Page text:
India's second largest IT services firm Infosys' run-ins with whistleblowers appear to be unending. After a gap of two years, an anonymous whistleblower group called 'Ethical Employees' has alleged that the company’s current management was taking 'unethical' steps to spur short-term revenue and profits.
In a statement, Infosys said, "The whistleblower complaint has been placed before the audit committee in line with the company's practice and will be dealt with in accordance with our whistleblowers policy."
According to the whistleblower's complaint to US Securities and Exchange Commission and the board of Infosys, the Bengaluru-based firm's current CEO Salil Parekh was not taking necessary approvals before entering into large deals. "Several billion-dollar deals of last few quarters have nil margin," the letter said. "In large contracts like Verizon, Intel, joint ventures (JVs) in Japan, ABN AMRO acquisition, revenue recognition matters are forced," the letter added.
The whistleblower group also alleged that the current management had asked the complainants not to fully recognise the visa costs in the second quarter apart from deferring the recognition of $50 million worth reversals in a contract.
"CEO and CFO are asking us to show more profits in treasury by taking up risks and make changes to policies. This will provide short-term profits," the letter said. "They ask us not to make key disclosures in 20F and annual report and to share only good and incomplete information with investors and analysts," it added.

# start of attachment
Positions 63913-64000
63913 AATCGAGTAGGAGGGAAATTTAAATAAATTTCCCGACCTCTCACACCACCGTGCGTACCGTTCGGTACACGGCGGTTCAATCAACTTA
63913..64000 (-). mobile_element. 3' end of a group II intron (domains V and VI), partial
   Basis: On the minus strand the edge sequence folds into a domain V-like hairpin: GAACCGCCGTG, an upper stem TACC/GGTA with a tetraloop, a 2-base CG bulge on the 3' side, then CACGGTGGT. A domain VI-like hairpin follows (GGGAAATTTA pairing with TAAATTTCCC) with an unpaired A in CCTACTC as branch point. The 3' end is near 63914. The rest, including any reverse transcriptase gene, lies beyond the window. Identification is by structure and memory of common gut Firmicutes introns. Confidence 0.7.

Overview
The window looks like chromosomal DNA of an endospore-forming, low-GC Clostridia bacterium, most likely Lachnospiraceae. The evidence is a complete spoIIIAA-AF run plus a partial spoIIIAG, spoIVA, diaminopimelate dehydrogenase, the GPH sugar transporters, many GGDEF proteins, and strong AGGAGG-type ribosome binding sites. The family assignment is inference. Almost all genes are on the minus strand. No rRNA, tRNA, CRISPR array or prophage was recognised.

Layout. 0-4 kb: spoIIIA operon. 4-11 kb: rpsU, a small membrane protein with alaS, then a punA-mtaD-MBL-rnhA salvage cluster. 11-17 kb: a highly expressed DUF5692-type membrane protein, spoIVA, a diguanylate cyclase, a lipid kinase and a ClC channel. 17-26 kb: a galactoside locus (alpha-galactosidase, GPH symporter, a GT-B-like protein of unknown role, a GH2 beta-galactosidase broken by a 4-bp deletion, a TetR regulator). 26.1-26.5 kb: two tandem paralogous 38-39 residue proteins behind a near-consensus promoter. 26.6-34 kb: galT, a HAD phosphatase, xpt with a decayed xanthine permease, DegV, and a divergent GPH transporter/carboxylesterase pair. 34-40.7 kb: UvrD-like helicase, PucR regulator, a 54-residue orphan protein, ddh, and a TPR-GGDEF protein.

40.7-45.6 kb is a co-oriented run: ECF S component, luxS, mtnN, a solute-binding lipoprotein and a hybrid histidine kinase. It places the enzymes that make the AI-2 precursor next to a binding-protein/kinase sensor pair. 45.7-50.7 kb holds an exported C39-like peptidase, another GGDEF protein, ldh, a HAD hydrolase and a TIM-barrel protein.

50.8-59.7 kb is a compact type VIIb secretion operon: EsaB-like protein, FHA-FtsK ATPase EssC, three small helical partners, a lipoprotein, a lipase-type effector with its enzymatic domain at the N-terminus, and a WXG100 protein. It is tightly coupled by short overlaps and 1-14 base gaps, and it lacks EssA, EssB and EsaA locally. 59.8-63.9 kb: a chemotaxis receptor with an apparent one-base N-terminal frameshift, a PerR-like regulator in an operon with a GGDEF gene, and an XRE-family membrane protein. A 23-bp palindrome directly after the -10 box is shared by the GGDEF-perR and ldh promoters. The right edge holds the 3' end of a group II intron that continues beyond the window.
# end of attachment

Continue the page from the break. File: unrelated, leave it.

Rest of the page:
The group also alleged that all information relating to large deals, was not shared with auditors. "We have emails and voice recordings and we will share when investigators ask us," the letter said.
Corporate governance officials, however, said that the allegations lacked the specifics. "We can't jump to conclusions based on the letter as it lacks the specifics and is too generic in nature," said Amit Tandon, founder & MD of corporate governance and proxy advisory firm IiAS.
Auditors familiar with accounting standards also said that Infy’s approach to revenue recognition remained consistent with the new regulations. "In our opinion and to the best of our information and according to the explanations given to us, the interim condensed consolidated financial statements give a true and fair view in conformity with International Accounting Standard 34 'Interim Financial Reporting' of the consolidated state of affairs of the group as on September 30, 2019," Deloitte, the auditor for Infosys, said in its audit report for the just ended quarter.
The allegations of misreporting have come at a time when Infosys has improved its performance both in revenue and profitability aspects. While it has revised its revenue guidance for the second time this fiscal, the second quarter also witnessed 120 basis points improvement in its operating margin at 21.7 per cent.
"This news of whistleblower allegations could act as an overhang over the share price of Infosys tomorrow. But, Infosys has a track record of good governance practices, so the impact may not be much," said a Mumbai-based analyst with a foreign brokerage firm.
Last time Infosys had faced allegations from whistleblowers during the tenure of Vishal Sikka in 2016-17 who left the company over corporate governance issues.